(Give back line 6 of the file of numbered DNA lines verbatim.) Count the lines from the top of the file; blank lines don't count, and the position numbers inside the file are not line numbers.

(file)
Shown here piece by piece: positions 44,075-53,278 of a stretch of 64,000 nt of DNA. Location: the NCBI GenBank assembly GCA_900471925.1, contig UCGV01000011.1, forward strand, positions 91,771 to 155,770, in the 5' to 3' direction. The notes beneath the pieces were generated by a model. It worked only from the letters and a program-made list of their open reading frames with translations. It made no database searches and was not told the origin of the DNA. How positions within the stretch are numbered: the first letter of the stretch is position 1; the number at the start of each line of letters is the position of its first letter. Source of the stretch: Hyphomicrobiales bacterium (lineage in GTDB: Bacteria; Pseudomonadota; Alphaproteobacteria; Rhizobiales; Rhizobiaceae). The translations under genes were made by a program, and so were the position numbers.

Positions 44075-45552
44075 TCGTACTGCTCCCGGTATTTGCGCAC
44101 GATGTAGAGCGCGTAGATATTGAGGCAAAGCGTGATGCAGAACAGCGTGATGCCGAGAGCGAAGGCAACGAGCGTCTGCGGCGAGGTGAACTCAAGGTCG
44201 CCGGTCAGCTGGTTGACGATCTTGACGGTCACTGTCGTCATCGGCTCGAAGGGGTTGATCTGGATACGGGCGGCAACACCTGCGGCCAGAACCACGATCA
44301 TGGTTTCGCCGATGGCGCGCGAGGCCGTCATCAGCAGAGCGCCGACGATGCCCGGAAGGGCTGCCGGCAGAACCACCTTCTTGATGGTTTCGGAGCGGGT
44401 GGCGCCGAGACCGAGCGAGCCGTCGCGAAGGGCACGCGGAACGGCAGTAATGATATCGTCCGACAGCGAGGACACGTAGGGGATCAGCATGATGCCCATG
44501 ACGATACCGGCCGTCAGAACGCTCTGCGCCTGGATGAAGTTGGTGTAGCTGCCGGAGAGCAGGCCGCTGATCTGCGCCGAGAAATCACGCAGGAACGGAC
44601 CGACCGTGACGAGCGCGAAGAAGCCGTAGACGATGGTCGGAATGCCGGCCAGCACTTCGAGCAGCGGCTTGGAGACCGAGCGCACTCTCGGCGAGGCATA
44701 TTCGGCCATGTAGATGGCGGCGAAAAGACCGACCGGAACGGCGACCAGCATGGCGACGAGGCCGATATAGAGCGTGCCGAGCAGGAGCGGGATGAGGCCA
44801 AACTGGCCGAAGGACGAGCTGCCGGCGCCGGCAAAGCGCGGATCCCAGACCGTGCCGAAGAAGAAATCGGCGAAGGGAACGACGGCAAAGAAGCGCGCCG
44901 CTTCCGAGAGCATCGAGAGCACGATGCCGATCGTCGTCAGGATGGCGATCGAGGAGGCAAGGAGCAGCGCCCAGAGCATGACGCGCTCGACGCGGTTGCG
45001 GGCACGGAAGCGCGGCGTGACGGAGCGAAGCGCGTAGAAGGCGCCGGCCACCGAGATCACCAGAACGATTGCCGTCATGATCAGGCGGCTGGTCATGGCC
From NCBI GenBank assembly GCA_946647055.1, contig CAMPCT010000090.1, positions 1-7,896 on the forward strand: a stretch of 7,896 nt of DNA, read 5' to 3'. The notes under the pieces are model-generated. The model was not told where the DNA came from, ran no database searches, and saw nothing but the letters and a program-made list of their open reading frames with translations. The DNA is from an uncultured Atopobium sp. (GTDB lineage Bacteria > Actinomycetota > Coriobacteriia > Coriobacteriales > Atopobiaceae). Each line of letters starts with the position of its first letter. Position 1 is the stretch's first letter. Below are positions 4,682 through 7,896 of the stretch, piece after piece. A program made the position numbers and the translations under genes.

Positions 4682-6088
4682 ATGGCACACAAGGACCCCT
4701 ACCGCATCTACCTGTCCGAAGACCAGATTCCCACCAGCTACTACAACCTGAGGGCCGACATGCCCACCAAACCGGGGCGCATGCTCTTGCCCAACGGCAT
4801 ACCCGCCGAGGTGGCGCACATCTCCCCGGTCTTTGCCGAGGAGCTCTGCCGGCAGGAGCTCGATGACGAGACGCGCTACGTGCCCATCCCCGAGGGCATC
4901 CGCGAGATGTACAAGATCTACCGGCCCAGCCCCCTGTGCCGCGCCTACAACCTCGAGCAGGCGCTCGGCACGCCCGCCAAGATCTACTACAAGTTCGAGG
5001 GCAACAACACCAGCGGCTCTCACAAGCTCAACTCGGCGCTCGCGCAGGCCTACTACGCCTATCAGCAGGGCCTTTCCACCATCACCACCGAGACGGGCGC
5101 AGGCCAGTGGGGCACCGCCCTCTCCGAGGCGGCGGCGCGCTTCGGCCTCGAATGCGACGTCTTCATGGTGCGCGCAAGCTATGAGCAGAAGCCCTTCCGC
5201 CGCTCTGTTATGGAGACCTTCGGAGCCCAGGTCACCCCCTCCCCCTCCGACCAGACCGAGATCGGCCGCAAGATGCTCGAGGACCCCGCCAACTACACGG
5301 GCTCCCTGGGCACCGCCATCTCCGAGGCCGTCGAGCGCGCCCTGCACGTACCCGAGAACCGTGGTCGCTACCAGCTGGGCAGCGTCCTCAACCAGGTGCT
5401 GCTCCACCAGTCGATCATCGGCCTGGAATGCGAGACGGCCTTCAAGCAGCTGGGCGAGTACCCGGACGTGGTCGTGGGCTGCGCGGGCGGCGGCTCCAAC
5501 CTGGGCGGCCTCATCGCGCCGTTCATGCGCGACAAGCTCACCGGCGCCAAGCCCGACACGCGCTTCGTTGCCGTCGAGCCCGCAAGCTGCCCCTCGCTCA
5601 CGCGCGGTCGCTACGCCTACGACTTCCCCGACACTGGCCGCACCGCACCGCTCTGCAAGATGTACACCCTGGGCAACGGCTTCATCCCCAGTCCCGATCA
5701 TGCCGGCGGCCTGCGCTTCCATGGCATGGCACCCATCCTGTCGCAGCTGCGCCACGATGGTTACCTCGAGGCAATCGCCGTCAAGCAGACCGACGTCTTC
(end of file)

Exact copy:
44301 TGGTTTCGCCGATGGCGCGCGAGGCCGTCATCAGCAGAGCGCCGACGATGCCCGGAAGGGCTGCCGGCAGAACCACCTTCTTGATGGTTTCGGAGCGGGT